# Changing the .bliss folder location

Another email in the inbox, this time from David Sweeney in the US:

I'm a new bliss user and enjoying the product. Is there a way to direct where the .bliss folder is located? I would like to get it off my C drive and onto another hard drive in the computer.

This is possible, although it's a bit technical. You have to edit a file, depending on the way you start bliss. And, of course, it depends on the operating system you are using.

## Windows

On Windows, the folder is by default stored inside the user's home folder, e.g C:\Users\david\.bliss on Windows Vista or later.

If you are starting bliss via the exe file (the default and what 99% of users do), you must change the bliss.l4j.ini file inside the bliss\bin folder. You'll see a list of lines starting "-D". Add one more line after them (and before the -XX lines) as so:

-Dbliss_working_directory="D:\path\to\folder"

Obviously, change D:\path\to\folder as you see fit. The .bliss folder will be created within the folder you specify (so don't specify D:\path\to\folder\.bliss because you'll end up with two .bliss folders).

I'd suggest taking a backup of the .ini file first. Also, you will have to edit it as an administrator. Remember to save it as a plain text file.

If you start via the batch file, before running the batch file issue the following command:

SET VMARGS=-Dbliss_working_directory="D:\path\to\folder"

Then run the batch file. You need to do this on every start, so you might want to write your own batch file to do it for you.

## Mac OS X

The first thing to make clear is that bliss doesn't have a .bliss folder in OS X! This was changed in bliss version 20160304 to be in the more idiomatic location /Users/[username]/Library/Preferences/bliss.

The whole process is more complicated in OS X because of the way bliss is packaged. Specifically, because the app is code signed you cannot make changes to it. Instead, you must copy the app and then make changes.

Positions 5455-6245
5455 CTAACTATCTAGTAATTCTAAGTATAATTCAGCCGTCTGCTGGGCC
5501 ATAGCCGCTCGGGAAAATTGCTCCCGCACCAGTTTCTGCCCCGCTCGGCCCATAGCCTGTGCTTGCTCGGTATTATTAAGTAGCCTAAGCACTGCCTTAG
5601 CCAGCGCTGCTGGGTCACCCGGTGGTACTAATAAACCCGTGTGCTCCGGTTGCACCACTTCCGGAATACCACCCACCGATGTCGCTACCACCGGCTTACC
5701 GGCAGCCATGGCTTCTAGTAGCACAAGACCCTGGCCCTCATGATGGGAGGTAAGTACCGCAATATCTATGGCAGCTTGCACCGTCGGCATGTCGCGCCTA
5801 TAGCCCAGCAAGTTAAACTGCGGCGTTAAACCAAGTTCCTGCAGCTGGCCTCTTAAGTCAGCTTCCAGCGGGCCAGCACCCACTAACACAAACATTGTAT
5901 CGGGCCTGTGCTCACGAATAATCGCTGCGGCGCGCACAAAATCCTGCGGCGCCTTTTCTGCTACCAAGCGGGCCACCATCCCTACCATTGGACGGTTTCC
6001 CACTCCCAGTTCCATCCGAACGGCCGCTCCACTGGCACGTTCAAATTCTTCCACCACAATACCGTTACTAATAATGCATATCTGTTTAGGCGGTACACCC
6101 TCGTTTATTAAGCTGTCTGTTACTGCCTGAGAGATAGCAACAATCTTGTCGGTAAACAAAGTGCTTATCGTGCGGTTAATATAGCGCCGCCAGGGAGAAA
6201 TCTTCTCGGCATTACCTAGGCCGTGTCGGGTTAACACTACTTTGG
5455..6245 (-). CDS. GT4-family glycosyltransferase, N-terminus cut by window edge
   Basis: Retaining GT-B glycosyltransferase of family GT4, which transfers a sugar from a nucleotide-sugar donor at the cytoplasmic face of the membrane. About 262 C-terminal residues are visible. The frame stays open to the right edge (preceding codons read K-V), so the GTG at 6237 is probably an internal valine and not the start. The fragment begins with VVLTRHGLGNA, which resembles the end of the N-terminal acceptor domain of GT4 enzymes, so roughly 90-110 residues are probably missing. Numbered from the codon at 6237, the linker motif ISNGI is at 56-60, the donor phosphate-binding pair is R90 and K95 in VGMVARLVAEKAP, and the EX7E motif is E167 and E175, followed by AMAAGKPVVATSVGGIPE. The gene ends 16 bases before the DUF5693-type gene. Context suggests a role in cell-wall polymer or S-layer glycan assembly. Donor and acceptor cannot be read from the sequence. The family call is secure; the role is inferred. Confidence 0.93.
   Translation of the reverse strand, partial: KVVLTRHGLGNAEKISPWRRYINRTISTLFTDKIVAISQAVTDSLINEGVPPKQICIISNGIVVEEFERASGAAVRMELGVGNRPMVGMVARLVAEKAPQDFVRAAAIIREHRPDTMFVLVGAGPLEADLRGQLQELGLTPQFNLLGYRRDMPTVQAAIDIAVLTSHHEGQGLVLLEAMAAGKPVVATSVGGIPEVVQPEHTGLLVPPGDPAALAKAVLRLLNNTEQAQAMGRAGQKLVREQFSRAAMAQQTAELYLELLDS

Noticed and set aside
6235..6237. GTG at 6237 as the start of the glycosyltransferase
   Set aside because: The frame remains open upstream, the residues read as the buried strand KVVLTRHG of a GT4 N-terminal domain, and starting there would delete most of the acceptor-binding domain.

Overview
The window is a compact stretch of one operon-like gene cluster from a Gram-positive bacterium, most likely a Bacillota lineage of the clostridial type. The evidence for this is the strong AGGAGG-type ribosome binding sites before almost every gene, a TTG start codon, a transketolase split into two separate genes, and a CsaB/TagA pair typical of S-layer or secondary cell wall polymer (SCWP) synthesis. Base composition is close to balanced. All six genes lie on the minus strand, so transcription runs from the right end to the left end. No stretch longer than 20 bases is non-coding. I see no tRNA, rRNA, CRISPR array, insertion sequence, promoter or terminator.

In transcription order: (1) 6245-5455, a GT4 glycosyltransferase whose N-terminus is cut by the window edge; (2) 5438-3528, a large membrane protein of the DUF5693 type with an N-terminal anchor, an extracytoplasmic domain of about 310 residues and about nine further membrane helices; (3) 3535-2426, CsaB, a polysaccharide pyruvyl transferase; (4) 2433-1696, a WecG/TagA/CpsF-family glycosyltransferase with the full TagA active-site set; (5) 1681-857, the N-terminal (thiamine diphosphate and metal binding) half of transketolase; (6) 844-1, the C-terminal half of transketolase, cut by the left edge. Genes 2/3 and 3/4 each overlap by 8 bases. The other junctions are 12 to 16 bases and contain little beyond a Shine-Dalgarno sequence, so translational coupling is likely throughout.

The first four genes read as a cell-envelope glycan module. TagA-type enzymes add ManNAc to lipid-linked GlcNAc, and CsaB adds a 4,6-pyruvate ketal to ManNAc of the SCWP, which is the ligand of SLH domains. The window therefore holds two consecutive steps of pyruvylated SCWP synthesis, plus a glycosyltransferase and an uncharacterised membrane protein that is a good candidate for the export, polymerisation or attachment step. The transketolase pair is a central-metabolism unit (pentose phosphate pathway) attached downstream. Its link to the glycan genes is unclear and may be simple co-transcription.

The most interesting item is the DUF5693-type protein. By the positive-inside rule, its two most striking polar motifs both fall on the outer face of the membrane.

So the first step is to make a copy of the bliss.app file. This is simple; if you haven't already, first drag the bliss.app file out of the bliss.dmg to a location of your choosing. Many people choose /Applications. Next, make a copy of the file. You could name it something like bliss-diff-folder.app. This copy can be located anywhere.

Now we can change the settings. A .app "application bundle" is actually a folder with a standardised layout inside (meaning the files and folders within have standardised names). It's possible to see these folders by right-clicking the app and selecting Show package contents. You can also use the command line in Terminal. Once you can see the contents, you need to locate bliss-diff-folder.app/Contents/Info.plist. Open Info.plist in your favourite text editor. You should be able to find a section that looks like:

...[more settings]
<string>-Dbliss.bootstrapbundle.initialbundledir=$APP_ROOT/Contents/Resources/bliss-bundle</string> ...[yet more settings] We need to add the same parameter as we did on Windows, on a new line: ...[more settings] <string>-Dbliss.bootstrapbundle.initialbundledir=$APP_ROOT/Contents/Resources/bliss-bundle</string>
<string>-Dbliss_working_directory=/path/to/folder</string>
...[yet more settings]

Save the file, and restart bliss from the copied bliss-diff-folder.app file (or whatever you called it). bliss should start and will store its data in the path you specified.

## Linux

The default location for the .bliss folder in Linux is, again, in the user's home folder. For example: /home/david/.bliss.

To change this, override the VMARGS environment variable before starting bliss. For example:

export VMARGS=-Dbliss_working_directory=/path/to/folder
./bliss.sh

That needs to be done every time bliss is started. To automate this, either set the variable in your .bashrc file, or change the bliss.sh file to set the VMARGS in there.

Hopefully that will help if you ever need to move your .bliss folder!

tags: technical
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### The Music Library Management blog

I'm Dan, the founder and programmer of bliss. I write bliss to solve my own problems with my digital music collection.